Marta, a 26 year old Polish business analyst and student, has ditched her office suit and set off on a motorcycle journey spanning from Poland to New Zealand with her husband. Catching up with Marta in Myanmar, we chatted about bikes, life on the road, and chasing your dreams.
What was your adventure route like up til now, and where are you going next?
We set out from Warsaw in mid-June and headed south. Our route ran through Slovakia, Hungary, Romania, Serbia, Macedonia and Greece to Turkey. Then, from Turkey we moved east, traveled through the Caucasus mountains in Georgia, Azerbaijan, Iran, Turkmenistan and the rest of the “stans” – Uzbekistan, Tajikistan, and Kyrgyzstan. From there, along with a group of travelers with whom we shared the costs of a Chinese guide, we entered China, and went through the famous Khunjerab Pass to Pakistan.
After Pakistan, the time came for India, Nepal, a small part of India again, this time the eastern part, until we finally arrived in Myanmar, where we are now. We are leaving Myanmar in a few days to enter Thailand, from there we are going to Laos, then again we are going to ride south, namely to Thailand, Malaysia, Indonesia, and finally New Zealand.
What has been the most challenging for you on this journey as a rider, as a person and as a wife?
As a rider, it would be easier to ask what was not challenging! I’m kidding, of course, I think that the most difficult for me so far was passing through the Bartang valley in Tajikistan.
It is a rather wild and abandoned area in Tajikistan, with few people living in small villages located a dozen or more kilometers from each other. The route we took from the town of Rushon to Karakul involved riding about 350 km off road, with numerous crossings through rivers and other surprises, like loose stones, mud, sand, steep uphill climbs and downhills etc. The funniest thing was that we decided to go through the Bartang Valley completely spontaneously, because we met three other bikers in Rushon, who were determined to do so. We talked for a while, drank together, then the locals invited us to a Pamir wedding and in a moment, we made friends with each other and we became a team.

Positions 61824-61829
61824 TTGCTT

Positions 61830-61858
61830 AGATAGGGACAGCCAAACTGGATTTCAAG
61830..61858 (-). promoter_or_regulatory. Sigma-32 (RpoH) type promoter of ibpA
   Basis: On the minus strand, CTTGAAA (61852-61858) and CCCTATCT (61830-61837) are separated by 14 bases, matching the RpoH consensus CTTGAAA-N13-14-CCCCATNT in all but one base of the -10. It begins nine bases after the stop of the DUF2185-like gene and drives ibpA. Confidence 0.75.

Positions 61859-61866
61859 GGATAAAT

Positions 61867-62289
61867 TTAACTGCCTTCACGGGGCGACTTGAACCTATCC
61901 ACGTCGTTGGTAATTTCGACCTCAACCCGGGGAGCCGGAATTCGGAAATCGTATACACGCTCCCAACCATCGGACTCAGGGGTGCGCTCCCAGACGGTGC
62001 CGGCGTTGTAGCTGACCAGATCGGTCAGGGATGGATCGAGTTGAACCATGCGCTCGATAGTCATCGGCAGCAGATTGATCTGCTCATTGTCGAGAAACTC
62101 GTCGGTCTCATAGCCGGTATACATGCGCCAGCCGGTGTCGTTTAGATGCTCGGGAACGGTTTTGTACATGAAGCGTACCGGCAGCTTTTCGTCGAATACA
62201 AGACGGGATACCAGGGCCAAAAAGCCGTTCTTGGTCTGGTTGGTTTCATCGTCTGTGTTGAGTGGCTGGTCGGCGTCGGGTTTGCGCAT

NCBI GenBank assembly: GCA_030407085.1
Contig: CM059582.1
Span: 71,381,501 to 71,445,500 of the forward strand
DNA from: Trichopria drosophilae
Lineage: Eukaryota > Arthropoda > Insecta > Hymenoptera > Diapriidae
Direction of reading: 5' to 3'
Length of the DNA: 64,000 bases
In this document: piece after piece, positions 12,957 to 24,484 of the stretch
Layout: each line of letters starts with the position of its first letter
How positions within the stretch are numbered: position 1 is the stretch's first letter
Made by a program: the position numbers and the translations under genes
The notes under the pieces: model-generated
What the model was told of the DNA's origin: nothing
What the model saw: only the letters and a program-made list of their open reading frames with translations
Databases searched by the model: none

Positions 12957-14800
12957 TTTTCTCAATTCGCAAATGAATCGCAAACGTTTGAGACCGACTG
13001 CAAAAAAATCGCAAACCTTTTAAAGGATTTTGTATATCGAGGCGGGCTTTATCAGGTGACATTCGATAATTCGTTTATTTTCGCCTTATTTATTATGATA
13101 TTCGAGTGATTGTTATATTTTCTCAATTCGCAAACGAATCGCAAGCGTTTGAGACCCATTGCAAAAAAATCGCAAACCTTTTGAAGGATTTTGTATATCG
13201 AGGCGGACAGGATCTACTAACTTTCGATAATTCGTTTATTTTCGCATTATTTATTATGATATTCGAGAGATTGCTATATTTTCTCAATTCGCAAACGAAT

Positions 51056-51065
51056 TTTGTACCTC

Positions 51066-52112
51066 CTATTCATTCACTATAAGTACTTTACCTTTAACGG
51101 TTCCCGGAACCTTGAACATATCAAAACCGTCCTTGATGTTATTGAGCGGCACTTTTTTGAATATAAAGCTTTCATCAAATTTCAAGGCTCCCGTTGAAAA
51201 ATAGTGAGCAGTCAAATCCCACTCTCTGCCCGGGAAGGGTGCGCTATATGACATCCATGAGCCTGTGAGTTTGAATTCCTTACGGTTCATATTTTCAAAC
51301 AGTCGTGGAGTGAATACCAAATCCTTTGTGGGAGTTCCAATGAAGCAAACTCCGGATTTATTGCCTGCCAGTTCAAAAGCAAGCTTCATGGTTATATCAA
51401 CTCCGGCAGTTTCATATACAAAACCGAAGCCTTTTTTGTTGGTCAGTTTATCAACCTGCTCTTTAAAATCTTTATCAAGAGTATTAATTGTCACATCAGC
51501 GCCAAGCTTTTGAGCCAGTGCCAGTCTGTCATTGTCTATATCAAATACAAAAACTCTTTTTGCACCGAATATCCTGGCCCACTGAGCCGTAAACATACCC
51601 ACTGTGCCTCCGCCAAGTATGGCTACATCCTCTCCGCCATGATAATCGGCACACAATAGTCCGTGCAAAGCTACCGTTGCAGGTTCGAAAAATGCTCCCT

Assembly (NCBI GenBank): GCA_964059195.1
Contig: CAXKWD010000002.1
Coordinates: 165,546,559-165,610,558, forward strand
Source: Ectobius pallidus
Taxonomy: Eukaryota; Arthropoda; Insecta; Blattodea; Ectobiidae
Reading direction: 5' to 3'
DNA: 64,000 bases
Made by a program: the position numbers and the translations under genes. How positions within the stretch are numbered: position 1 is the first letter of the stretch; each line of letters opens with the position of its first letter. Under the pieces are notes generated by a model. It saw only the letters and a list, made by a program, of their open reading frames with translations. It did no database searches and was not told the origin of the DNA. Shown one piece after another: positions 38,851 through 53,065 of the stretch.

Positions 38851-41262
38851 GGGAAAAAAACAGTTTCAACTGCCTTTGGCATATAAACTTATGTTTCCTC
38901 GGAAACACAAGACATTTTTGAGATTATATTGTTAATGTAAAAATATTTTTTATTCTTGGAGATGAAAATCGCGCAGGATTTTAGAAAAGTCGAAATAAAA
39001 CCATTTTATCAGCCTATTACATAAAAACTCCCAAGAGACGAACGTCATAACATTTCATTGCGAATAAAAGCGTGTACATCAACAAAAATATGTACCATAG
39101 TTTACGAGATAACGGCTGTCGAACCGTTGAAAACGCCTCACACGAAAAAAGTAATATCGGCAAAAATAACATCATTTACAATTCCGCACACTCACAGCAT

The journey took us three days, and the last one was the worst for me. We rode quickly up to a high altitude of about 4000 m above sea level, because, of course, it’s really difficult to get proper acclimatization on the motorcycle. I got altitude sickness. I remember that our friend Willy comforted me, saying that “we will soon start riding down so you’ll feel better”, and of course we were all so ‘well prepared’ that nobody knew we came to the upland and there will be a downhill alright, but only when we leave for Kyrgyzstan! The last 70 km was really a huge fight for me, but I’m alive, so we made it! And we called our group Bartang Survivors, haha.
As a person, perhaps the hardest thing for me was to accept the fact that I’m in the spotlight and not to get angry about it. Riding through countries where a woman traveling on a motorbike is as common as a monkey riding a bicycle – so not at all – it was hard for me that wherever I stopped, people started taking photos of me. And it happened during such usual, mundane activities, for example in the queue to the toilet, on the side of the road, when I was drinking water, at gas stations, when I was buying bananas at a market … in McDonald’s in Pakistan, when I was eating a BigMac, some 10 people took a photo of me. It was very strange and uncomfortable for me, it still is, but although I haven’t gotten used to it, I’ve kinda become indifferent to it. Though the beginnings were difficult, for example I collapsed once in Iran, when at the station so many people with telephones surrounded us that it was difficult for me to go to the toilet. I remember that I cried then and said that “I want them to leave me alone, I just want to pee”. It happens often, however, that people approach me curiously and ask if they can take a picture with me. That’s okay, I never refuse, I often behave like that myself. But if you’re surrounded by a crowd of nameless faces with telephones, it can really overwhelm you.